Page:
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FRIDAY, May 27 (HealthDay News) -- Adults with arthritis report lower health-related quality of life (HRQOL) than those without the condition, according to research published online April 29 in Arthritis Care & Research.
Sylvia E. Furner, M.P.H., Ph.D., of the University of Illinois at Chicago, and colleagues reviewed data from the Behavioral Risk Factor Surveillance System on adults with arthritis to describe the HRQOL of adults in the United States with and without arthritis and to investigate correlates of poor HRQOL in those with the condition.
The researchers found poor/fair health to be described by 27 percent of those over the age of 18 with arthritis, compared with 12 percent who did not have arthritis. The mean number of mentally unhealthy, physically unhealthy, and activity-limited days was higher in those with arthritis than those without. Low income, inability to work, cost-related barriers to care, and diabetes were strongly associated with worse HRQOL, while physical activity was associated with better HRQOL. Binge drinking was linked to poor HRQOL for some measures but was related to better self-reported health.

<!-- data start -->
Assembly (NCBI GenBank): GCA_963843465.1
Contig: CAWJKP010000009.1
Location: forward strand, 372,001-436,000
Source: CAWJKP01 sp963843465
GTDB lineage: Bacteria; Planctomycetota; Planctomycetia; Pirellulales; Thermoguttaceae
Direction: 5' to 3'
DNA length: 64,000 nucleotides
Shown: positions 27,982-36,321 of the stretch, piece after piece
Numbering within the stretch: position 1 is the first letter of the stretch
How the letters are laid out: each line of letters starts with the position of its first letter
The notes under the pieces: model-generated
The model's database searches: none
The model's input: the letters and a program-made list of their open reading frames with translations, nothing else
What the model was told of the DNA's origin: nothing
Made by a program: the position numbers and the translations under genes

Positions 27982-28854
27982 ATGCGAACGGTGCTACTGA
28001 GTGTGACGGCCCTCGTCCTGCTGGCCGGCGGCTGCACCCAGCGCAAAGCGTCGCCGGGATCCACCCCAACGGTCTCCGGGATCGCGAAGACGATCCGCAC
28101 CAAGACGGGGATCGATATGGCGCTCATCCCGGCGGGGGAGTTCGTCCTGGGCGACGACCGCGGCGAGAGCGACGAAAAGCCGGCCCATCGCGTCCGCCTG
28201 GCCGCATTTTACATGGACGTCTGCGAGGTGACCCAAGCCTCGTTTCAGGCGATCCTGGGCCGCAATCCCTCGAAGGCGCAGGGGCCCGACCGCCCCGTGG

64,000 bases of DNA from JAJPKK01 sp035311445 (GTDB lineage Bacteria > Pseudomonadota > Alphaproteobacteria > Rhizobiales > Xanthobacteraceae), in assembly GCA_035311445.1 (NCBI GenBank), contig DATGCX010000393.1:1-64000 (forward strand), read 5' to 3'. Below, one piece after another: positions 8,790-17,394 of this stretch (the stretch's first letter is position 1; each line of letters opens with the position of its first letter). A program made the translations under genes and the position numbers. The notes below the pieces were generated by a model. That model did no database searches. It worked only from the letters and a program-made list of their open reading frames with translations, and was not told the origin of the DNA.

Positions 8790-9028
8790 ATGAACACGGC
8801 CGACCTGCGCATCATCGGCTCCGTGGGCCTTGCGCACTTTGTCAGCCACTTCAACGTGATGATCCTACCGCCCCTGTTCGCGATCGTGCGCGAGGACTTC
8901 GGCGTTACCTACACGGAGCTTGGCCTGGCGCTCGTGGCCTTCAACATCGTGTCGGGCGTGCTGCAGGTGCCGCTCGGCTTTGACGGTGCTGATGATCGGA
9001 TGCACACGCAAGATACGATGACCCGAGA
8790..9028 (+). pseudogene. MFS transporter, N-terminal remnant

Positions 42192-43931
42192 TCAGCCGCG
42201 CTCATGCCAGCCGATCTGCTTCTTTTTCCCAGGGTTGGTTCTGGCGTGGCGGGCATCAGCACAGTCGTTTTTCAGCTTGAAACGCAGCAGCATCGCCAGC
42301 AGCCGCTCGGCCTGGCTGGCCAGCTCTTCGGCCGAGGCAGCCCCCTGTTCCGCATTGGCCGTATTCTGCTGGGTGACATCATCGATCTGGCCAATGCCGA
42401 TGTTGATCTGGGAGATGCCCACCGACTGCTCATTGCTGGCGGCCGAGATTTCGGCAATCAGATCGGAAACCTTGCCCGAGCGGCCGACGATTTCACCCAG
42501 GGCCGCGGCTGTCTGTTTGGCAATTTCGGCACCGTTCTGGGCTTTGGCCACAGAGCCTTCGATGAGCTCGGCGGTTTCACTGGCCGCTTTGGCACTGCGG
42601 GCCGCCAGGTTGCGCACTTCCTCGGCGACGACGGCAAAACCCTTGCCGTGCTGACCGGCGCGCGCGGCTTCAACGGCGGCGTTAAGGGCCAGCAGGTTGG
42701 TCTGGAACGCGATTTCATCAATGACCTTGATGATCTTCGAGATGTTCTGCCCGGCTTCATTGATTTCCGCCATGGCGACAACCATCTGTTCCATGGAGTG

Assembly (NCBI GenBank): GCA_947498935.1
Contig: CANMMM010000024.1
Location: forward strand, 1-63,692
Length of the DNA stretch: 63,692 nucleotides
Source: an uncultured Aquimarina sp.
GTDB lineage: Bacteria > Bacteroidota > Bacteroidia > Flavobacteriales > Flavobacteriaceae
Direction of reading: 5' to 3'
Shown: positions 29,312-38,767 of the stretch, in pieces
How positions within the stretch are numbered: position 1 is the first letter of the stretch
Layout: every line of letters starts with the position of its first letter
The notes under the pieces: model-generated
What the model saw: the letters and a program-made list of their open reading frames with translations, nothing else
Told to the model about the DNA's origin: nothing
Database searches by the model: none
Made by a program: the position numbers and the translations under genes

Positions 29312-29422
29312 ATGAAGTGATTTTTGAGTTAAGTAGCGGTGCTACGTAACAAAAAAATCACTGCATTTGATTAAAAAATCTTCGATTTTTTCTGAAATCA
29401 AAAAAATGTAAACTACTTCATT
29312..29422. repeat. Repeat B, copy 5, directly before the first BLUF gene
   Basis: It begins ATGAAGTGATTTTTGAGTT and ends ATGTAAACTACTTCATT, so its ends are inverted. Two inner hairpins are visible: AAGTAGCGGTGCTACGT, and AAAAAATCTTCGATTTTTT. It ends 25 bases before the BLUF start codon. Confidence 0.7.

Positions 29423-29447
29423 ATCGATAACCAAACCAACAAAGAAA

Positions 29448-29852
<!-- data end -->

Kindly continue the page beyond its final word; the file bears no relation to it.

"U.S. adults with arthritis had worse HRQOL than those without. Physical health and mental health were both affected by arthritis; thus, efforts to alleviate the arthritis burden should address both domains. Given the current and projected high prevalence of arthritis, we face a significant burden of poor HRQOL. Increasing physical activity, reducing comorbidities, and increasing access to health care could improve HRQOL of persons with arthritis," the authors write.
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